The development versions of the Solstice software together with EIVA’s NaviPac were used to test the new ScanFish functionalities. NaviPac is a software package designed to provide navigation and positioning features for surface and subsea vehicles. All the equipment was connected through EIVA’s 1Gbit/s fibre-optic tow cable, which supplied an abundance of bandwidth for the operation.

Two crew members getting the ScanFish ROTV ready to be deployed into the sea

Working together to get the ScanFish mounted with Sonardyne-supplied equipment into the water

The challenge with testing any sonar around Aarhus harbour is that the seabed is flat, and lacks features. Except for a few boat wrecks, the teams were left to deploy their own artificial targets in the form of second-hand bikes.

The results of the trial – Solstice sidescan sonar

ScanFish performs swimmingly as a platform for advanced multi-aperture sonars such as the Solstice, which produced high quality data during the trial. The ScanFish has the ability to fly at a fixed height above the seabed, furthermore, it’s stability in the water makes it better suited to sonar operations that benefit from constant altitude compared to a passively towed system.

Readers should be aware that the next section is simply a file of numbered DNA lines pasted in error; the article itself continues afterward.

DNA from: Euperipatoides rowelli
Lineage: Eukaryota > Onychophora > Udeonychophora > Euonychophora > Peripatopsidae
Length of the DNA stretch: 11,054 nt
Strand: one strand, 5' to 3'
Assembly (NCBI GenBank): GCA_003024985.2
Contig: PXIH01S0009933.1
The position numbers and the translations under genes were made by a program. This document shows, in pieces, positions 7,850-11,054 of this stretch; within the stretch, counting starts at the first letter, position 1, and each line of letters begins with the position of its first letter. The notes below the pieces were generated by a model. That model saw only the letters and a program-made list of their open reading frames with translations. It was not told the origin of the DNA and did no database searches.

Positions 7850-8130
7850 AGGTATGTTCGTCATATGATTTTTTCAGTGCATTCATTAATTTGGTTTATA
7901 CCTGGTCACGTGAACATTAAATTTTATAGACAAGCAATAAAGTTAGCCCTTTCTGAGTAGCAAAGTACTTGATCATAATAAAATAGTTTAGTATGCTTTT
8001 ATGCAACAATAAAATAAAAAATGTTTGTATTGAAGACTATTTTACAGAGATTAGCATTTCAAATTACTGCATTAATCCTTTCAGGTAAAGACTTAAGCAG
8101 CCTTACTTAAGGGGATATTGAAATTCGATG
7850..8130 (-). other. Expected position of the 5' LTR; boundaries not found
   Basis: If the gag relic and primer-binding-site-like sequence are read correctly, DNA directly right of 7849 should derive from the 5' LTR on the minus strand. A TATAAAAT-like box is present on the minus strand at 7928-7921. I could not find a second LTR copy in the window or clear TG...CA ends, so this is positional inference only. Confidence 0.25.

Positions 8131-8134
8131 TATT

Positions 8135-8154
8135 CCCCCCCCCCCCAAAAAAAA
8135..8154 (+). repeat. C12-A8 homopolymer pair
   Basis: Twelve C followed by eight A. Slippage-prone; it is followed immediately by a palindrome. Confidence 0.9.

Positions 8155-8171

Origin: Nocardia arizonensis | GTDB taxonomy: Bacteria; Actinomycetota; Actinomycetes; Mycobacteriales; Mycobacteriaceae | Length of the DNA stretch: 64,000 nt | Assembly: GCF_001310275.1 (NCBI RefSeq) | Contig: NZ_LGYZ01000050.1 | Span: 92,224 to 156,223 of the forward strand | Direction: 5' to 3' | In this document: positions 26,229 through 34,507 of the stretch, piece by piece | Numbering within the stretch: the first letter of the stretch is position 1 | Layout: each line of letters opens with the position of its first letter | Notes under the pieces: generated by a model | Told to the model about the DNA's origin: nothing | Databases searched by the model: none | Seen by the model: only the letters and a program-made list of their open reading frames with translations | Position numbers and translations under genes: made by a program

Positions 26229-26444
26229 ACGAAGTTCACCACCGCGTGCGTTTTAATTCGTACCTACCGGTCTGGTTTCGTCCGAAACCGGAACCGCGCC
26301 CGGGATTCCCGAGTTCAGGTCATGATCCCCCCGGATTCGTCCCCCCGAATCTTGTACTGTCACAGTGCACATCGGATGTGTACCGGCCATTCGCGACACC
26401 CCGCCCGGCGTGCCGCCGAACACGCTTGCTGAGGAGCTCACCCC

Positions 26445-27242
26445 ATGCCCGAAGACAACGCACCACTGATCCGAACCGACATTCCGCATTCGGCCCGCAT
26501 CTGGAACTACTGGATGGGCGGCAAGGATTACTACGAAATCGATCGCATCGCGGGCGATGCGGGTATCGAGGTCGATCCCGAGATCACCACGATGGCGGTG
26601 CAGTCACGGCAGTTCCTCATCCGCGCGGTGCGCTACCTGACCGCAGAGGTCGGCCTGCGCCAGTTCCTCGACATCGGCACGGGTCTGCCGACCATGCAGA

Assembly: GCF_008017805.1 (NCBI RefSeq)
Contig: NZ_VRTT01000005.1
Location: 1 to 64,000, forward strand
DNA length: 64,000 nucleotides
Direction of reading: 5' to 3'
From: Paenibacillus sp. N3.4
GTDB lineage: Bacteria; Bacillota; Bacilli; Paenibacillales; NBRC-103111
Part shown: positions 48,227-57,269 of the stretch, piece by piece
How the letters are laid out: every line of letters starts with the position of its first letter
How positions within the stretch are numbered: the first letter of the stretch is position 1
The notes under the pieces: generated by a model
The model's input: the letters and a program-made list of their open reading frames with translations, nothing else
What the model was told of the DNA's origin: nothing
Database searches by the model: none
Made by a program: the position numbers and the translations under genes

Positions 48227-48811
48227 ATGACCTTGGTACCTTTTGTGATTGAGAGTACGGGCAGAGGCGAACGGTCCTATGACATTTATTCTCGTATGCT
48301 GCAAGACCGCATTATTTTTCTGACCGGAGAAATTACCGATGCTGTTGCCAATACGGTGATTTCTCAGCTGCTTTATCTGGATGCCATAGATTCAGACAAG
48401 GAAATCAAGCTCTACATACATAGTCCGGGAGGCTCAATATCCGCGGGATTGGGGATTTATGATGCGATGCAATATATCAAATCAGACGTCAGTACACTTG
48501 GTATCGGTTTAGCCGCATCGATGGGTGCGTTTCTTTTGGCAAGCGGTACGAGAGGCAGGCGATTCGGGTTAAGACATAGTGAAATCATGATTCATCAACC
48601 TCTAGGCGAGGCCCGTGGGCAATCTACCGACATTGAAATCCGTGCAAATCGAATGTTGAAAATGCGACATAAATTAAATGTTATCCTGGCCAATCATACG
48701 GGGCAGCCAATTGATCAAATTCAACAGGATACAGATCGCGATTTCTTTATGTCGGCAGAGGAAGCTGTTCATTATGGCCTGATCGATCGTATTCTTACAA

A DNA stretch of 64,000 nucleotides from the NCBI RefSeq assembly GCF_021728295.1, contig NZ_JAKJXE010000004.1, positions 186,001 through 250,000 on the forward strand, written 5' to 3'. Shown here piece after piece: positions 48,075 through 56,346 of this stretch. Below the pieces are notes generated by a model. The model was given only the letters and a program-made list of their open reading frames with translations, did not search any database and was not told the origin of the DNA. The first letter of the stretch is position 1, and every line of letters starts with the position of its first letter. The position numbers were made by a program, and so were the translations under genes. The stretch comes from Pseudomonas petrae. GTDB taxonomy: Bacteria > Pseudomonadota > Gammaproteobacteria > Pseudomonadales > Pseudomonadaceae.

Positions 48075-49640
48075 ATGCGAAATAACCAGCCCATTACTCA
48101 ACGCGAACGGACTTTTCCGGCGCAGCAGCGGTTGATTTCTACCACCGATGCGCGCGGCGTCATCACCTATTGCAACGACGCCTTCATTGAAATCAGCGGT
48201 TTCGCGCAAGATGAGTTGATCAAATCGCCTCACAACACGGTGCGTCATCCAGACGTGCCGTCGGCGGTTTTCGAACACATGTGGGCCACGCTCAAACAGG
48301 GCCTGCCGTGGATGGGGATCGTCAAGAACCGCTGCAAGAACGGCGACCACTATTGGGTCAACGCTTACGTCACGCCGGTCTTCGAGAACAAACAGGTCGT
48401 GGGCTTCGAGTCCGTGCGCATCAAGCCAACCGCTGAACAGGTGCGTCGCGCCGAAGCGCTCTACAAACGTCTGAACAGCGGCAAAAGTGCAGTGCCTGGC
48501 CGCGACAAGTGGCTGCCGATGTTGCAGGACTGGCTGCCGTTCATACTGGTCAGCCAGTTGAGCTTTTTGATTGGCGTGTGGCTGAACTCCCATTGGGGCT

A passive towfish is affected by the speed of the towing vessel and the length of tow cable which determines depth. A sidescan sonar attached to a passive towfish is sensitive to roll, pitch and heave, and creates artefacts during the collection of data. The ScanFish is immune to this problem. Cable length and vessel movement is unimportant because the ScanFish can operate independent of cable length in a vertical envelope of 100-150 metres.